March is Women’s History Month in the United States, the UK, and Australia. In commemoration we bring you part two of this year’s four-part series, Humanist Women in History. Read last week’s profile on Mathilde Krim here. Last year’s five-part series is here.
“I left formal religion when I was thirteen in favor of the forest.”
Alice Walker (photo by Noah Berger)
Author and activist Alice Walker was born on February 9, 1944, in Eatonton, Georgia, the youngest child of a poor sharecropping family. Her parents prioritized education. Walker’s mother reportedly enrolled her in first grade when she was just four years old, and Alice began writing privately at the age of eight. Around that time one of Alice’s brothers had shot her in the eye with a BB gun. She lost vision in that eye and scar tissue formed over the surface—something she was teased about and which contributed to her seeking solace in writing. The scar tissue was removed when Walker was fourteen, and she later said that the injury had allowed her to “really to see people and things… to notice relationships and to learn to be patient enough to care about how they turned out.”
Walker graduated from high school in 1962 as valedictorian and attended Spellman College in Atlanta before transferring Sarah Lawrence College in New York. The year before she graduated in 1966, she got pregnant and underwent an abortion, after which she suffered from depression. She spent the summer of 1965 in East Africa where she channeled her emotions into poems that became part of her first collection, titled Once and published in 1968.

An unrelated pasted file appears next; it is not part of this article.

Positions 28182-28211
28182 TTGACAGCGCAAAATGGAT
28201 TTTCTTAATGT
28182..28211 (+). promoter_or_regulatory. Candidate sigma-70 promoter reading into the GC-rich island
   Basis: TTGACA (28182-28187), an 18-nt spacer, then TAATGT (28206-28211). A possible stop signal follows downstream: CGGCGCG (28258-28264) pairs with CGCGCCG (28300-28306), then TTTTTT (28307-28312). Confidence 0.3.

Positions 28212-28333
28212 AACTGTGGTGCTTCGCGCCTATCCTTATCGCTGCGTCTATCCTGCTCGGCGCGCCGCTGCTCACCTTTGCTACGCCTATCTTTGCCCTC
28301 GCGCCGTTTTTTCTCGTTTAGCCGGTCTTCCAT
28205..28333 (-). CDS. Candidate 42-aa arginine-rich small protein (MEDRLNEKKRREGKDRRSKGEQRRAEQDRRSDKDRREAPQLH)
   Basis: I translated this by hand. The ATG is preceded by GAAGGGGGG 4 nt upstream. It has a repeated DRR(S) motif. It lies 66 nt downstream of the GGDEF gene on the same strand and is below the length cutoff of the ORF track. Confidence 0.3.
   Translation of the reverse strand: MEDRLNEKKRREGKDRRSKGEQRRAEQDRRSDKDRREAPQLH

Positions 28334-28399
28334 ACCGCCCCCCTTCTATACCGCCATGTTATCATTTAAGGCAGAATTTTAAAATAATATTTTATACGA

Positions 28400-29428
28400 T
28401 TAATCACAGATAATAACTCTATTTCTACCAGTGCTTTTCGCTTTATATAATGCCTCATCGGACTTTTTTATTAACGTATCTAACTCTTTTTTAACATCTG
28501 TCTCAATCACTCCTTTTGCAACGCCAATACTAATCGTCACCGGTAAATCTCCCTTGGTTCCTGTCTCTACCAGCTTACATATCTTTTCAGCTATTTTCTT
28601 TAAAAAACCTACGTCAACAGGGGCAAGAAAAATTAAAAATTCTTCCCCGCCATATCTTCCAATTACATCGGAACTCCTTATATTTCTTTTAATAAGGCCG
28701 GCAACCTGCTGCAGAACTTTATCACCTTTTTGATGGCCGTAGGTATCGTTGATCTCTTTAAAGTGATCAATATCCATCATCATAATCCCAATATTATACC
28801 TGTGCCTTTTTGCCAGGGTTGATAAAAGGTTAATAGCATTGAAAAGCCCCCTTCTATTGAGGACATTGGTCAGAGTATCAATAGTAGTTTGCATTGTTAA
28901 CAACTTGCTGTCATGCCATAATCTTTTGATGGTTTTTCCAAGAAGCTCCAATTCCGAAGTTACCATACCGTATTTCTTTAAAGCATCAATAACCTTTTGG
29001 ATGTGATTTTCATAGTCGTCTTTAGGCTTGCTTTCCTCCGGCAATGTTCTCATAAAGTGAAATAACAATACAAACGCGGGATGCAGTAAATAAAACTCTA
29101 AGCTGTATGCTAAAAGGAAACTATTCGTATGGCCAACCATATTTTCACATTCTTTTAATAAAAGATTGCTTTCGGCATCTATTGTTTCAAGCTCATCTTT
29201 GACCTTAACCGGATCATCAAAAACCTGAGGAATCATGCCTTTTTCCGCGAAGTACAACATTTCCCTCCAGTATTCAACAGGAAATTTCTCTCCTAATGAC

Throughout the 1960s, Walker was active in the civil rights movement. In 1967 she married civil rights attorney Melvyn Leventhal in New York and they later moved to Mississippi (the first legally married interracial couple in the state), where she was involved in voter registration drives, public assistance campaigns, and other activities. She and Leventhal had a daughter, Rebecca, in 1969 and divorced in 1976.
In the 1970s Walker published two novels, a short story collection, and two volumes of poetry; served as an editor at Ms. Magazine; and taught at the college level in both Mississippi and Massachusetts before moving to Northern California. During the 1980s she published another short story collection, a volume of poetry, two collections of essays, and two novels, including the Pulitzer-Prize winning The Color Purple. In all, she’s written thirteen novels or short story collections, nine poetry collections, and a dozen non-fiction books, the last of which was The Cushion in the Road: Meditation and Wandering as the Whole World Awakens to Be in Harm’s Way (2013).
In 1997 Walker was named Humanist of the Year by the American Humanist Association. In his excellent review of the 2013 PBS documentary, Alice Walker: Beauty in Truth, Fred Edwords writes:
It’s important to remember why the American Humanist Association honored her with its Humanist of the Year Award in 1997, doing so after Walker had faced criticism for depicting black male domestic violence in her novel The Color Purple (1982) and for demystifying Africa by casting a light on female genital mutilation in Possessing the Secret of Joy (1992). She had dared to question, to challenge assumptions, both black and white, and to expose unpleasant realities. It’s what good humanists do.
“The struggle to liberate one’s self, one’s spirit, is often long and difficult,” she said in her Humanist of the Year acceptance speech.
And even though I knew when I was thirteen that I preferred nature to the church, still—because of my conditioning, my parents’ conditioning, my grandparents’ conditioning—it was very difficult to work out all of the reasons and then to create a form so that other people could understand this particular process and this liberation.